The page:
October 26, 2015 10:33 am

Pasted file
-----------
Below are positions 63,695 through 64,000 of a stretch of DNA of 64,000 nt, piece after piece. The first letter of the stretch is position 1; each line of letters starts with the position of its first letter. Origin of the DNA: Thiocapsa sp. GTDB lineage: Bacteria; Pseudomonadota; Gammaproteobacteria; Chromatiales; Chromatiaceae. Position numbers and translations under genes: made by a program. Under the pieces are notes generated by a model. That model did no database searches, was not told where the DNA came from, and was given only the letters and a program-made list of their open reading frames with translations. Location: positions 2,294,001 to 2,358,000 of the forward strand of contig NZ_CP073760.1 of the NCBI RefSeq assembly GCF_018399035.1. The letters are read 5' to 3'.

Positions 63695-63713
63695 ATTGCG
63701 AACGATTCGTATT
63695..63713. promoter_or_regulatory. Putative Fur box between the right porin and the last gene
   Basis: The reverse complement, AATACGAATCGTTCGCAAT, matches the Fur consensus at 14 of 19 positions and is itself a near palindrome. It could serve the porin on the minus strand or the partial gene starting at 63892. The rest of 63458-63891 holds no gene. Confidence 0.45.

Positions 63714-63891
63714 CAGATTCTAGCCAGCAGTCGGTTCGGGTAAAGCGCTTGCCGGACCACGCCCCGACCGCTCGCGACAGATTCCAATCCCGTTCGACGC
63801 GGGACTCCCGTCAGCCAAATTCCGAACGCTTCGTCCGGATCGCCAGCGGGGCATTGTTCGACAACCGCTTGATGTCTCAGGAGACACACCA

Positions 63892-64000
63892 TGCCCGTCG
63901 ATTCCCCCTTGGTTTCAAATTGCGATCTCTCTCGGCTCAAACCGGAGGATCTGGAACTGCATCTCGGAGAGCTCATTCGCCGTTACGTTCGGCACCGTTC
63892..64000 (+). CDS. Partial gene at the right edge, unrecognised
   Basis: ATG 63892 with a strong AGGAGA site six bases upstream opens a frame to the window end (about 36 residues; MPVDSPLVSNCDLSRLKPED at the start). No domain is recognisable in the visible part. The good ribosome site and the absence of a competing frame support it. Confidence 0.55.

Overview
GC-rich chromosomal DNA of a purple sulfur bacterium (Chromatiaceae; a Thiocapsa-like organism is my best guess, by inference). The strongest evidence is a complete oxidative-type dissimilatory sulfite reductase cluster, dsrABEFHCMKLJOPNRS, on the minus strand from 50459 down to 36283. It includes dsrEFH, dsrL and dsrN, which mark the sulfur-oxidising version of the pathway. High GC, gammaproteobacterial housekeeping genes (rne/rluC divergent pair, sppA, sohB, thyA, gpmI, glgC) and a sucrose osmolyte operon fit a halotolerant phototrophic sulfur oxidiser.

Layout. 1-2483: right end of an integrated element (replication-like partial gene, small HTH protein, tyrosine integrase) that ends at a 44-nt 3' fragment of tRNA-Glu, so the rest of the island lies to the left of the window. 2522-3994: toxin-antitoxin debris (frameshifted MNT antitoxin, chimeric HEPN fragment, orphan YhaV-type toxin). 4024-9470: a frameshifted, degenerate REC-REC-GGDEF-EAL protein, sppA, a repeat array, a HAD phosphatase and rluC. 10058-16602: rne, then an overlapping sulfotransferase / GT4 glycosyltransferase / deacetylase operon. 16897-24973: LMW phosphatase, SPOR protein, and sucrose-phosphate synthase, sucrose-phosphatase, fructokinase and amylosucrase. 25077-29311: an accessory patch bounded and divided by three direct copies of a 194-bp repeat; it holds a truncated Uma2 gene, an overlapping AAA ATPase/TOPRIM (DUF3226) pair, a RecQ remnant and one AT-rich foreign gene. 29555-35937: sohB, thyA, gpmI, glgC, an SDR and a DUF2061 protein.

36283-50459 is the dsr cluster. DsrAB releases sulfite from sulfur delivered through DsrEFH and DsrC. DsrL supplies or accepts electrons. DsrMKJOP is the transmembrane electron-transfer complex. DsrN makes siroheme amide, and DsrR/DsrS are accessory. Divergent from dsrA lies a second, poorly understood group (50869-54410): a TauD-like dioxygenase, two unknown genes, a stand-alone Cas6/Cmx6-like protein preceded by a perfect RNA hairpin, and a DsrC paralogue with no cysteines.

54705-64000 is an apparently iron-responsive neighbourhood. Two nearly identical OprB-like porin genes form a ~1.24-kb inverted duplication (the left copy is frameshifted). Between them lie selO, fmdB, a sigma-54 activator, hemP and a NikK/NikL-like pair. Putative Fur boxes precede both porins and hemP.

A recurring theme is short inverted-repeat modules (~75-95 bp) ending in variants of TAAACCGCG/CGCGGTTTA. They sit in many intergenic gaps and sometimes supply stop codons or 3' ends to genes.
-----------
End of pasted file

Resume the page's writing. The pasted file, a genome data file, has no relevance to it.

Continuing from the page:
A long shot: Spoilt for choice in Tuscany – Standing at the roadside in Tuscany early April, I could have taken a dozen exposures within 360 degrees without moving from the spot. Every image would have been a successful portrait of Tuscany. I love my Nikon 70 – 200mm f2.8 VR telephoto lens , its very sharp, quiet and it lets me hand pick the best parts out of the bigger picture. In most of my landscape work the work horse lens is usually a much wider focal length. That’s just my preference. I like detail and getting close. In the rolling hills of Tuscany it’s a different story. The twisting, rolling roads may lead you to the villages and towns perched high on the hilltops and ridges but it’s the unfolding vistas and distant villas on the far horizons that make you hit the brakes! Nothing seems close or easly reachable in rural Tuscany.So more often than not the telephoto gets left on the camera in the stop / start world of landscape photography in Tuscany. Compressing the landscape and presenting a series of subtle, tonal layers rather than creating compositions with depth and distorted perspective (as you would get with the wide glass) is the order of the day. The natural magnification of the telephoto also brings the distant villa or farm to you and the viewer, but still allows the surrounding landscape to compete for your attention if you don’t compose or crop too tight. There is no depth of field when you focus past 12 meters or so. Everything appears to be focused at infinity. Therefore the lenses aperture sweet spot can be utilised at every opportunity. Usually, in my experience 2 and a half stops up from wide open. So a f2.8 lens would have the most efficient aperture with minimal aberrations or softening at f5.8 or F6.3. With that much light entering the camera the resultant shutter speed will be higher which is preferable for hand held shooting from those awkward roadside pull ups. Its a win win. Although I do advocate a tripod at every opportunity if time allows. So that’s how it was on my first solo photography adventure in Tuscany. For my Tuscany photo tour clients the following year it seemed to be the same pattern. Picking out the best of the vistas dotted with buildings , shaded earth and grass. The landscape was often bathed in soft light as it brushed across the valley. The telephoto lens was the ideal tool for stealing a composition that combined the land, its man made features and the wonderful Tuscan light. In each direction there was an opportunity, such is the incredible beauty of this special place.